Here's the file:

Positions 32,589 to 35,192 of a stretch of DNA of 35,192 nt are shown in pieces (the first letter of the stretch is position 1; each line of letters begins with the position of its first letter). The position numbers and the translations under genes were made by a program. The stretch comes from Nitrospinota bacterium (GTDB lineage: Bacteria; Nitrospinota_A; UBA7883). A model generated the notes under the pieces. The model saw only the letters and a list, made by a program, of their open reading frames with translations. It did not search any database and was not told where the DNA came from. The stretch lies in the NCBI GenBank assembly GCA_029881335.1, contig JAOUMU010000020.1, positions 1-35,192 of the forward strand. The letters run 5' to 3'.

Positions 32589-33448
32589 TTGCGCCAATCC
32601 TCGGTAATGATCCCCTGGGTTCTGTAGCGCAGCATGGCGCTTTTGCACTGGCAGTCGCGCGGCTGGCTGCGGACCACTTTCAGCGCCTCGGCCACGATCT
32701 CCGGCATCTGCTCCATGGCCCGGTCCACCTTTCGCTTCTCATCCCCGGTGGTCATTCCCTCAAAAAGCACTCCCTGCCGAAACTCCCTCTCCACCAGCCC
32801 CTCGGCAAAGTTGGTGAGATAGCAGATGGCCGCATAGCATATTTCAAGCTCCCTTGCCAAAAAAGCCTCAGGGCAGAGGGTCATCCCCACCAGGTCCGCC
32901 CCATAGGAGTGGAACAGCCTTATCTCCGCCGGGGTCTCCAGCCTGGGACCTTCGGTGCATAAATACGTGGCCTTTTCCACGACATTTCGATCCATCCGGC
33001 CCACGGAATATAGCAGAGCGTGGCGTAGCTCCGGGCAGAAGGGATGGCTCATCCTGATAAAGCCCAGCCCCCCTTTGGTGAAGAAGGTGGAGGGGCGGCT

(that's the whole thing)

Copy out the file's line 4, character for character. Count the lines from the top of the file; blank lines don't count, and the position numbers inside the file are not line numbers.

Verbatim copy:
32601 TCGGTAATGATCCCCTGGGTTCTGTAGCGCAGCATGGCGCTTTTGCACTGGCAGTCGCGCGGCTGGCTGCGGACCACTTTCAGCGCCTCGGCCACGATCT